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China’s Serial Sparrow Sorrows

Decades ago, the whole nation was mobilized to fight sparrows, one of Four Pests holding back China’s modernization

On September 5, a man called Wang was arrested in Tongxiang, Zhejiang province, for killing 44 sparrows. Supposedly, Wang felt peckish while passing a field full of these birds and, being unable to catch any at the time, returned next day with a big nylon net and several bamboo poles to satisfy his urge.

This tiny incident, which would normally merit a paragraph of the local newspaper, prompted several news outlets to issue reminders that sparrows are a protected species in China: It’s prohibited by law for individuals to kill, eat, or sell them, and killing above 20 is a criminal offense. The same bulletins were issued after similar sparrow-killing incidents last year in Taizhou, and in 2015 in Lishui, both also in Zhejiang. They offer linger reminders of violence, ignorance, and prejudice against sparrows that were the legacy of one of the more curious, and tragic episodes of China’s political history: the Four Pests campaign.


In February 1958, the Great Leap Forward was in its preliminary stages when the Central Committee of the Chinese Communist Party introduced the “Four Pests Campaign” (除四害运动, “Eliminate Four Pests Movement”), which identified sparrows—along with rats, flies, mosquitoes—as public hygiene and health risks needing to be wiped out. In keeping with the collectivists spirit of the Great Leap, whose strident slogans and pseudo-scientific campaigns also stoked the infamous “backyard furnaces“ (to help “surpass UK industrial outputs in 15 years”) and disastrously faked harvest numbers, the matter of pest control was delegated to the masses. Ordinary people were encouraged to organize “sanitation teams,” and go out and eradicate all four creatures wherever they were found.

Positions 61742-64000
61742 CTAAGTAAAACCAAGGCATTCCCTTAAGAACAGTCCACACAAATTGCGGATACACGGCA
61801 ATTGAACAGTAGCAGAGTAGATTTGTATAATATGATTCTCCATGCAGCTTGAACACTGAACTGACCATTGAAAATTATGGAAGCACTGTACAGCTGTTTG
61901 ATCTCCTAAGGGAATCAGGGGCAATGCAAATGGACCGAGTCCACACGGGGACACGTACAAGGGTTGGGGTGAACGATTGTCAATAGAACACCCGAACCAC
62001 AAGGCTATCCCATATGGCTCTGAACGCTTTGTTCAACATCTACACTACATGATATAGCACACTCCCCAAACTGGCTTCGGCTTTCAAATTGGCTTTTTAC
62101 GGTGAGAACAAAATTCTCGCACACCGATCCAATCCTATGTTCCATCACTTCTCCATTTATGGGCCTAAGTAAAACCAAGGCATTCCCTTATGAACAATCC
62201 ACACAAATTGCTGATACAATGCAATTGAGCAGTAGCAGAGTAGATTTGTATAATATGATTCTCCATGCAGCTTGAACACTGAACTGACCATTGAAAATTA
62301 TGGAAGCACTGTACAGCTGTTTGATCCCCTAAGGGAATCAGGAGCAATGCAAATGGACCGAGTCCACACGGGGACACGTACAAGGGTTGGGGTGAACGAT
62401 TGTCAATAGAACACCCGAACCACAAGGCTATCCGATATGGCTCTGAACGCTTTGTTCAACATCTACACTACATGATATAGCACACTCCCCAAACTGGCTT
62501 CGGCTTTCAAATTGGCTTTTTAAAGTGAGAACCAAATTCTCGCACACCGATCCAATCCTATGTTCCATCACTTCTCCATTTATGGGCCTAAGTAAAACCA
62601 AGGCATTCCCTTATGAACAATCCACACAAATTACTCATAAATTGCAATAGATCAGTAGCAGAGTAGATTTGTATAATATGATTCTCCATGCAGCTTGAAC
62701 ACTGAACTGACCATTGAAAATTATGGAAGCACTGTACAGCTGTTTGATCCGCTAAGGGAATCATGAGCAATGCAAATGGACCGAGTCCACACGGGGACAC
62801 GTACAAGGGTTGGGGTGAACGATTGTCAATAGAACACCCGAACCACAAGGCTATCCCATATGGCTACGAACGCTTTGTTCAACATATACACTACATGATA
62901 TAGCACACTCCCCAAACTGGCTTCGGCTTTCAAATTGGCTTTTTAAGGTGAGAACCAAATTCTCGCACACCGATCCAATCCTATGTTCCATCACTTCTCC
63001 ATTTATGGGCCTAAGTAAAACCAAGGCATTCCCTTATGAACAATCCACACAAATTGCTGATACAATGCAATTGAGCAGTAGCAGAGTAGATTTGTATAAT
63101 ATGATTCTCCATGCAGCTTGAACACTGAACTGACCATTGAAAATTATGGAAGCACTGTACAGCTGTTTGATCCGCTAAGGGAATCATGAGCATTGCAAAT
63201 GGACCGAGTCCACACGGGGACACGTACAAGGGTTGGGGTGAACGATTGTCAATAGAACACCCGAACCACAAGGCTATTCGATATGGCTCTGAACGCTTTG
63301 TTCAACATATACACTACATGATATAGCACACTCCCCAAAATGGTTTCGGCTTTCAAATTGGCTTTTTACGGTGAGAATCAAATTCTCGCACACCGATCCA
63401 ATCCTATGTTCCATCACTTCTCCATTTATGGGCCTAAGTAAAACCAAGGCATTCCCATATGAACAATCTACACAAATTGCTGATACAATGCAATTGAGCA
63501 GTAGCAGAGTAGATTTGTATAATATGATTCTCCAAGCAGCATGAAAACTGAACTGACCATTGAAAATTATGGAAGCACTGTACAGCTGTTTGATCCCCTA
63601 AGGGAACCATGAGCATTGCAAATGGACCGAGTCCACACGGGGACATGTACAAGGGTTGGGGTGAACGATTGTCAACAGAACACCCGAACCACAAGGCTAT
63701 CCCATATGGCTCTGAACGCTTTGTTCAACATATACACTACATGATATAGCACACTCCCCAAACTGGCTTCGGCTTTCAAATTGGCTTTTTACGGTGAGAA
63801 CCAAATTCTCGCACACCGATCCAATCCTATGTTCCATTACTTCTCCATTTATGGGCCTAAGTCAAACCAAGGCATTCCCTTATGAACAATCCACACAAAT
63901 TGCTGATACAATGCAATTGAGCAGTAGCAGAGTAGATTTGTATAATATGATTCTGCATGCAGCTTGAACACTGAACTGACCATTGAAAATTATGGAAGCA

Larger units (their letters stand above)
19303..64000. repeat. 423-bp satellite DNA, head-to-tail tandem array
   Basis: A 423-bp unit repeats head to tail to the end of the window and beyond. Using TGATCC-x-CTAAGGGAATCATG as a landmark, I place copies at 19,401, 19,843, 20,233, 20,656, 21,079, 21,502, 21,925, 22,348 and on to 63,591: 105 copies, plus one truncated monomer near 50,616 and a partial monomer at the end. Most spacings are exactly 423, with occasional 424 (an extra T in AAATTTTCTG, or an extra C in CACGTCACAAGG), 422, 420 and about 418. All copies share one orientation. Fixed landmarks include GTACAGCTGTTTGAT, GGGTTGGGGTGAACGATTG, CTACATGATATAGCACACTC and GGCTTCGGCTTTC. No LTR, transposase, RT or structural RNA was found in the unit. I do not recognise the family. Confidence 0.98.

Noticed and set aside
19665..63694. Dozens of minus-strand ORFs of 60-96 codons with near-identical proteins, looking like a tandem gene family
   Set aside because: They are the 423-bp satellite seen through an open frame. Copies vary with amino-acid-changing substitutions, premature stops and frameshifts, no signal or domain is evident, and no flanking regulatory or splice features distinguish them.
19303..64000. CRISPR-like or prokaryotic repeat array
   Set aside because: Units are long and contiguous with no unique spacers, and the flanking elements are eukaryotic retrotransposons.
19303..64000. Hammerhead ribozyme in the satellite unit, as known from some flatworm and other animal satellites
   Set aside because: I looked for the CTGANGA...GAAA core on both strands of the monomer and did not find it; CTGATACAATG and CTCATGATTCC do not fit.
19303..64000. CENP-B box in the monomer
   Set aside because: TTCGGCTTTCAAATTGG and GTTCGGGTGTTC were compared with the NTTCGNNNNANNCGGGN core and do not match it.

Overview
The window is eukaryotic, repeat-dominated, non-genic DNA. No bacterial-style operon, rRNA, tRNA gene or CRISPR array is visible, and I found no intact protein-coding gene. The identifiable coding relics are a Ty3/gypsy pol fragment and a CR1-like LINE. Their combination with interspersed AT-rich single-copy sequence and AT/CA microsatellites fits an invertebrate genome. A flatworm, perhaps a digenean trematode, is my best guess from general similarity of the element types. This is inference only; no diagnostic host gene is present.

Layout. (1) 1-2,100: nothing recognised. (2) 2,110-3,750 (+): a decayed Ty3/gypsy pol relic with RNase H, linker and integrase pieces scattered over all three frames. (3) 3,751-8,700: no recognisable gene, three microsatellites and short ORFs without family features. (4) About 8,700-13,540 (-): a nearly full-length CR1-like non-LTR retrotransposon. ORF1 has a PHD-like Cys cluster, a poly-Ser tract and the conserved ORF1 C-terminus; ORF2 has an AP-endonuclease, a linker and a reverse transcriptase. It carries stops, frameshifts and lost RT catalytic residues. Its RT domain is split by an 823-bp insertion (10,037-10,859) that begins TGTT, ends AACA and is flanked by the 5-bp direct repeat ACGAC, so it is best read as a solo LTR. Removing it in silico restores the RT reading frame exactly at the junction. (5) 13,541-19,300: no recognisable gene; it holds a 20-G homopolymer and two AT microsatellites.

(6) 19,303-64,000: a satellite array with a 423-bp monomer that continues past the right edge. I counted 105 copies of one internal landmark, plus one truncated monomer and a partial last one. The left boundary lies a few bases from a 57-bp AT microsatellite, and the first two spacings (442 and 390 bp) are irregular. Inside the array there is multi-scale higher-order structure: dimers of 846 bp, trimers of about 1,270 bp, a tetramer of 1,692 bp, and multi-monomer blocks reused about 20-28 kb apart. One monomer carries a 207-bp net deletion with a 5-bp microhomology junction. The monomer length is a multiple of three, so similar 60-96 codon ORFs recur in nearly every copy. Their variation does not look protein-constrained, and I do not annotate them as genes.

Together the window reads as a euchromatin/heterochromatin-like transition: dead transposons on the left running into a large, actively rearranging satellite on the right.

A poster in 1958 promoting eliminating Four Pests (Chineseposters)

A poster in 1958 promoting the elimination of the “Four Pests” (Chineseposters)

The objection to three of the four pests was transmission of disease: malaria from mosquitos, plague from rats, and a whole cocktail of airborne infections from flies. However, sparrows, or specifically the Eurasian Tree Sparrows, were charged with eating grain seeds and fruits from farmers’ fields, a nuisance to a nation trying to produce grain yields so momentous, they were “like launching a satellite.”


Poster saying “Let’s all hunt sparrows” (Chineseposters)


Poster in 1959 used in schools as part of a series (Chineseposters)

Poster series from in 1959 used in schools (Chineseposters)

Task teams formed by the masses were stationed in fields, or mobilized around cities, to eradicate the birds by forcing them to keep flying until they fell from exhaustion. People took to the streets clanging pots and pans, beating drums, and waving flags to terrorize the birds and prevent them from landing. As a result, millions of sparrows died of exhaustion. Their nests also were torn down, eggs were broken, and many were simply shot down from the sky by slingshots.



This campaign drove sparrows nearly to extinction.


Dead sparrows piled on a cart

But the consequence of ecological imbalance soon became apparent in the early 1960s; it turned out the sparrows not only ate grains and fruits, but grain-consuming insects as well. Without the sparrows to curb the insect population, grain yields decreased substantially. We all know the rest of the story. On the advice of the Chinese Academy of Sciences, Mao declared an end to the Great Sparrow Annihilation, though the Four Pests Campaign continued—with bedbugs replacing the birds, then later still, cockroaches. Wang’s vendetta against sparrows, therefore, not have been in any way disastrous, but it still evokes painful memories of the misguided policies of the planned economy.

Cover image, from Sina, of a poster proclaiming “Young Pioneers! Children! Let’s fight for the elimination of sparrow and increase of grain yields!”



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